Potatoes - Potato (f)


Waxy potatoes contain more water and less starch than floury potatoes. This means that they still hold together when heated, despite the fact that heating means that the starch hardens and the dry matter – the parts of the potato that aren’t water – expands.

Choose waxy potatoes in al contexts where you don’t want your potatoes to fall apart; boiled, deep fried, fried or baked. Some waxy varieties are Charlotte, Maris Peer Jersey Royals, Bintje, Asterix, Viktoria, Maria and Annabelle.

Most people avoid waxy potatoes when making mash or purée. But there are chefs who say that waxy potatoes give the best, and the smoothest, mash. As with so many other things in life – it all comes down to a matter of taste. Try and see.

The potatoes we buy these days are almost always washed. You don’t need to peel them. It’s unnecessary because they lose flavor and nutrients. Go for organic potatoes, rinse them and wipe off any dirt.

Keep in mind

To make sure the potatoes don’t start to sprout – and so that the poisonous substance solanine doesn’t form – potatoes mustn’t be exposed to light.

The taste, consistency and nutrients in the potato keep best at temperatures between 4 and 7°C. Too low temperatures make the potatoes sweet. A cellar or a pantry is the perfect place to store them.

Potatoes you have rinsed should be cooked fairly soon afterwards. Rinsing may have set in motion processes that make the potato unsuitable for eating.

How to cook waxy potatoes

Waxy potatoes can be boiled, fried, deep fried, oven baked and spread their mild, slightly nutty flavor in gratins, soups and casseroles. Where you want your potato to have a bit of bite left and to keep together, go for waxy potatoes.

Boiled potatoes are part of our cultural heritage and are completely indispensable with meatballs, with a smooth creamy sauce or carefully cooked cod with a sting of horseradish. Learn the art of boiling potatoes:

  • Use a big enough pan, the potatoes should cover the bottom. Pour in water so that it just covers the potatoes.
  • Add salt (1 tsp salt per liter water) and bring to the boil at the highest heat. Use a lid.
  • Turn down the heat once the water has come to the boil.
  • It should boil but not madly. Estimate about 20 minutes.
  • The potatoes are ready when you prod them with a skewer, a knife or a fork and don’t feel any resistance.

Remember to choose potatoes that are the same size – or cut bigger potatoes in half – when boiling them, so that they are all done at the same time.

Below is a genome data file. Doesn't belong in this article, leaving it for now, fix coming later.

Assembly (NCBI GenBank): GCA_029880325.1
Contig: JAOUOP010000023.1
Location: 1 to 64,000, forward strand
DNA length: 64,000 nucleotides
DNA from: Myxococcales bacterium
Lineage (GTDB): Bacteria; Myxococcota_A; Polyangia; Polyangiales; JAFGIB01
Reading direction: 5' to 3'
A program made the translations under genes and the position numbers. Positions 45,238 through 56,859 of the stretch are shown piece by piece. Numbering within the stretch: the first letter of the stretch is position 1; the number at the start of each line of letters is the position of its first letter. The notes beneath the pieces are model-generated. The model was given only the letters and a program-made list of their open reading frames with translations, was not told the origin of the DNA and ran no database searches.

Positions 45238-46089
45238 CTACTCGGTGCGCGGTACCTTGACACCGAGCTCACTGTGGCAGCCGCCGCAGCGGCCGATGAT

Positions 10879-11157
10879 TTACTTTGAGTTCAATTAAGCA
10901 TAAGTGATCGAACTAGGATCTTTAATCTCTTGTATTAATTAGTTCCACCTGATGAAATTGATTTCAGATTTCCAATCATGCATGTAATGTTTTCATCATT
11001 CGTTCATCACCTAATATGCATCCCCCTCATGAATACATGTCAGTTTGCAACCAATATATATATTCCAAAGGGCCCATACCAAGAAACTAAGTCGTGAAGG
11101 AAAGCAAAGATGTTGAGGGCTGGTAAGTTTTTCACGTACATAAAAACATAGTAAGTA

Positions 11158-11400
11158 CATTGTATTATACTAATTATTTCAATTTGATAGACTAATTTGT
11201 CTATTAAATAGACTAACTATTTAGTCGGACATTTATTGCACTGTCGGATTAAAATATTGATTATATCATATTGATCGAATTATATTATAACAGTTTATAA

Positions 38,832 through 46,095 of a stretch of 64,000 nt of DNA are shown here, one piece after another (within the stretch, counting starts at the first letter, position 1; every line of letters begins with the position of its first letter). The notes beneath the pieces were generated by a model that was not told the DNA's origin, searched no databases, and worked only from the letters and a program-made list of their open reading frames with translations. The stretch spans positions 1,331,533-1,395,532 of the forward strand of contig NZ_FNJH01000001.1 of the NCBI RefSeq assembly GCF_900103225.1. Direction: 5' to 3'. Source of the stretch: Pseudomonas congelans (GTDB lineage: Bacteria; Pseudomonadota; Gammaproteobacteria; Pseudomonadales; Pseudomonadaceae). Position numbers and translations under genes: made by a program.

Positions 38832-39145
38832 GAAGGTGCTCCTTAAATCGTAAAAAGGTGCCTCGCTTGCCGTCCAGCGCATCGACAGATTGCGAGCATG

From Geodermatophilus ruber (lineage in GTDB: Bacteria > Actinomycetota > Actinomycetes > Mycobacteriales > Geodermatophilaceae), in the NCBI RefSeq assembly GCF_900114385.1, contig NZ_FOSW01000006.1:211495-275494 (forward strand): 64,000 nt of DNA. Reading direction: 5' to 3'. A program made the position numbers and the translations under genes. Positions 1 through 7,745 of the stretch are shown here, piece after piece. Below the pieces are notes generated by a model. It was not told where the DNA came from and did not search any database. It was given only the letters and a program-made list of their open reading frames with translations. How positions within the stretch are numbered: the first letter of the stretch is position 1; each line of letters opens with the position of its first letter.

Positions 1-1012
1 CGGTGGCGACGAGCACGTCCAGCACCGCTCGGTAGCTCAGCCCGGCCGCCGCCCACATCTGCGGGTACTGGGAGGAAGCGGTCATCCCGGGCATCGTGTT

Oven-baked potato wedges have an attractive surface and are firm in the mouth. If the potato peel isn’t very thick, keep it on. Slice the potatoes into chunks, drizzle with a little olive oil and bake in the oven at approximately 200°C for about 30 minutes. A sprig of thyme or rosemary can be added.

Make your own chips: It’s not difficult, they’ll come out beautifully crisp, and everything you need to know is here.

Serve deep fried potato skins: Make sure the potatoes are properly washed. Peel away a bit more than the peel with a sharp knife. Then deep fry the shells and serve them with drinks, e.g. with a spoonful of sour cream and a bit of whitefish roe.

Bake with butter:

  • Peel potatoes and cut them into slices but not all the way through. One tip is to put the potatoes in a wooden ladle, cutting into them and stopping where the ladle meets the blade.
  • Bake in the oven at 225°C for approximately 20 minutes.
  • Brush the potatoes with butter, sprinkle with breadcrumbs and return to the oven for another 20 minutes.

Fried potatoes: Cut them into dice and fry with other root vegetables, for example. Or make a raw grated salad: Grate the potatoes. Add salt and pepper, mix and spread out the potato into a thin layer in a hot frying pan with plenty of butter. Enjoy with sour cream, salted whitefish roe and finely chopped red onion.

Mix to make potato salad: Boil the potatoes (without overcooking, keep an extra eye on them). Choose between creamy varieties – ideally with Dijon mustard – or throw a vinaigrette over the hot potatoes and slice in some spring onions or leeks. Fresh herbs such as flat leaf parsley, oregano, thyme and sage are good additions.

Try papas arrugadas: Small potatoes are boiled in a small amount of water with a large amount of salt until the water has evaporated. What you end up with are wrinkled potatoes with loads of flavor. Dip them in a hot red or green sauce: mojo rojo or mojo verde. The recipe comes from the Canary Islands and the salty water was originally sea water.

Serve rösti: Swiss potato cakes made from coarsely grated potatoes baked in the oven with leek and egg will keep guests well fed all night.

Potatoes in soups and stews: Dice the potatoes and add them to a vegetable soup or goulash. A waxy variety will keep its shape even if boiled for a while.

The classic

Semi-sliced and oven-baked with butter with a great piece of meat or fish.

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